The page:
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SAWANGWONGSE YAWNGHWEBullet School VI, 2018, oil and acrylic on canvas, 315 × 360 cm. Courtesy the artist and H Gallery, Bangkok.

Facing Reality Anew

Also available in:  Chinese

Covid-19 is radically upending how we live, think, and see. The pandemic has forced us to acknowledge aspects of the world’s existing social, economic, scientific, and cultural systems that we often overlook—from how we ship masks around the globe to how we harvest vegetables and care for our most vulnerable. We hope that anything that falls apart can be put back together—and ideally, in better shape than before. So as we attempt to mend and strengthen our shattered economies and social systems, it’s worth asking: what have we neglected in the past?

Perhaps we can find guidance in the practices of artists who have long asked themselves this very question. Our cover artist Sawangwongse Yawnghwe has dedicated his career to preserving the cultural memories of the Shan people, whose autonomy was overriden by the British colonial government of Myanmar in the 19th century, and quashed again by the independent Burmese government in the mid-20th century. Building on the archives of his family, he portrays, in paintings and installations, the history of his people, who are still persecuted by the state of Myanmar and overlooked by the international community. For example, curator Kerstin Winking describes Yawnghwe’s diagrammatic painting The Myanmar Peace Industrial Complex (2017), our cover image, as a “satirical peace plan for Myanmar” that lampoons how, despite their complex schemes for conflict resolution, state agents miss the obvious: “Peace cannot be achieved without the people caught up in conflict.”

The late Carlos Villa (1936–2013), the subject of our second Feature, likewise understood marginality. A second-generation Filipino immigrant born in San Francisco, he advocated for gender, racial, and ethnic diversity in the cultural canon of the United States as a curator and arts educator. In his artistic practice, he sought a connection to his own heritage when racism was still the status quo. Yet, he never narrowed his gaze because of this. Abstract expressionism, feathers and bones—nods to his Austronesian lineage—and ancient mythologies all found a place in his works. In Ritual: A Painting Performance/Interaction (1980), for example, he donned an elaborate cape that he created himself, before smearing paint onto a canvas and slipping “into the role of a shaman who mediated ancient and contemporary, Western and Othered worlds,” in the words of curator Lian Ladia and AAP managing editor Chloe Chu. Ultimately, Villa’s work—as both an educator and an artist—asks us to contemplate the dark side of human alienation and the power of community as xenophobia flares around the world.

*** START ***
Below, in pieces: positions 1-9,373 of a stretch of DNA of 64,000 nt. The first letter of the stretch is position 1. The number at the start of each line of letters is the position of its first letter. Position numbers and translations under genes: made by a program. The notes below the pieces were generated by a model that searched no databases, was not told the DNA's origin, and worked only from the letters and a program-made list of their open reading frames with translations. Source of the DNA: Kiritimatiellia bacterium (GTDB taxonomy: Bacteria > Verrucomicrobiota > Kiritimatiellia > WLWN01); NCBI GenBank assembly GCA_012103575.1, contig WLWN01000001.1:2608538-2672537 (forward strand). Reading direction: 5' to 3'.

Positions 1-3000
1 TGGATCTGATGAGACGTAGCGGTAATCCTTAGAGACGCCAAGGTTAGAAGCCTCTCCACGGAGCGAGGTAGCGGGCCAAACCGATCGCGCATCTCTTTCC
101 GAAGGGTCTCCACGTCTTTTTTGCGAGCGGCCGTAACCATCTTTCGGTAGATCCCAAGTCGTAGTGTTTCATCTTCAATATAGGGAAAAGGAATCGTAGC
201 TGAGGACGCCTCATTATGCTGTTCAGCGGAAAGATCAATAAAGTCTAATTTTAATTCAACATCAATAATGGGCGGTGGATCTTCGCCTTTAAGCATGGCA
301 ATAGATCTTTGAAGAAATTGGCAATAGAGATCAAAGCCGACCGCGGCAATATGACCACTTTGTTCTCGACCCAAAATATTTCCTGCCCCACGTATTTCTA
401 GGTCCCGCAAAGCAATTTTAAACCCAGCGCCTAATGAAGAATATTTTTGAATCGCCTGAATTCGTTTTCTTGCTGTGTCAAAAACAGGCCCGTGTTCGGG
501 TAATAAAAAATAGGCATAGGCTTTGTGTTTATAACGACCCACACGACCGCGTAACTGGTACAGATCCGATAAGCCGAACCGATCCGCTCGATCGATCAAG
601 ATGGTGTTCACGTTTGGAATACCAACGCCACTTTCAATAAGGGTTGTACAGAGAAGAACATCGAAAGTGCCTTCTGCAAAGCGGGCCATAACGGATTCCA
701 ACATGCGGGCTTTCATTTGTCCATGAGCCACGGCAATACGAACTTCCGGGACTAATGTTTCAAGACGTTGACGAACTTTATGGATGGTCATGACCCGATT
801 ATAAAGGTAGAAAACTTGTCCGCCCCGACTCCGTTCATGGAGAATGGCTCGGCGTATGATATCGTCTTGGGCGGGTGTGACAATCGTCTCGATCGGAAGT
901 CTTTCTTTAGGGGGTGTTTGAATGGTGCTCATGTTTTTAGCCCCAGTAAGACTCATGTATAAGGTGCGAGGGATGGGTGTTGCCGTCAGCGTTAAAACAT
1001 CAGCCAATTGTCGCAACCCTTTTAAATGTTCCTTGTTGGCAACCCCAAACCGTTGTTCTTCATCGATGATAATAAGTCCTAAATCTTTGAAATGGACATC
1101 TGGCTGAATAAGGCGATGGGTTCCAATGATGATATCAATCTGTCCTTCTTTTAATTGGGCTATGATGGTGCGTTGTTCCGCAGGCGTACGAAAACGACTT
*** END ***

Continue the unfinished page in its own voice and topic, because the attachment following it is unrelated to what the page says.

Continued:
The erasure of certain narratives is similarly the focus of the works discussed in the Up Close section. AAP associate editor Ophelia Lai studies Yhonnie Scarce and Edition Office’s architectural installation In Absence (2019), which challenges colonizers’ claims that the lands they annexed originally belonged to no one. Chloe Chu writes about the repression of trauma in relation to the Cultural Revolution (1966–76), as seen in Wang Tuo’s film Symptomatic Silence of Complicit Forgetting (2019). AAP news and web editor Lauren Long delves into Sun Yuan and Peng Yu’s installation Free Biographies (2018–19), and how the duo add fictionalized, personal perspectives to the grand narrative of the Second World War.

Elsewhere in Features, Inside Burger Collection brings together three takes on artist Brie Ruais’s process-driven ceramic sculptures based on the weight of the artist’s own body, written by curators Frauke V. Josenhans and Jodi Throckmorton, as well as artist Martha Tuttle.

For Profiles, AAP Brisbane desk editor Tim Walsh spoke with Berlin-based, New Zealand-born artist Ruth Buchanan, whose mission is to unravel and redirect visitors’ attention to who is represented, and, conversely, who is missing from cultural institutions. Contributor Dave Willis visited MAIIAM Museum in Chiang Mai and spoke with founder and collector Eric Booth about his aims to “redistribute cultural capital away from the center of power toward the margins.” And in Macau, businesswoman Pansy Ho is imagining the potential of the former Portuguese colony to be not just a mecca for gamblers but for artists and creative professionals.

Elsewhere in the issue, Maria Taniguchi reflects on the influence that both Felix Gonzalez-Torres and Judy Freya Sibayan had on her works. KADIST’s curator of Asia programs Shona Mei Findlay files a Dispatch from San Francisco, where the vibrant and diverse history of the city is under threat due to gentrification, now further exacerbated by the economic fallout of Covid-19. For Where I Work, Michael Young visited the Shanghai studio of new-media artist Lu Yang, whose video games and animations revolve around the nature of consciousness and probe the limits of the human body. 

Finally, for The Point, Beirut desk editor Nadia Christidi looks at how the climate crisis will shift our collective understanding of what knowledge is, where it arises from, and who produces it. Although we commissioned many of the articles before Covid-19 became a global crisis, the underlying issues discussed in this issue take on an added urgency and significance now. If we hope to address existential threats such as climate change and the coronavirus, perhaps we need to start with reassessing our history before falling into old patterns of the present.

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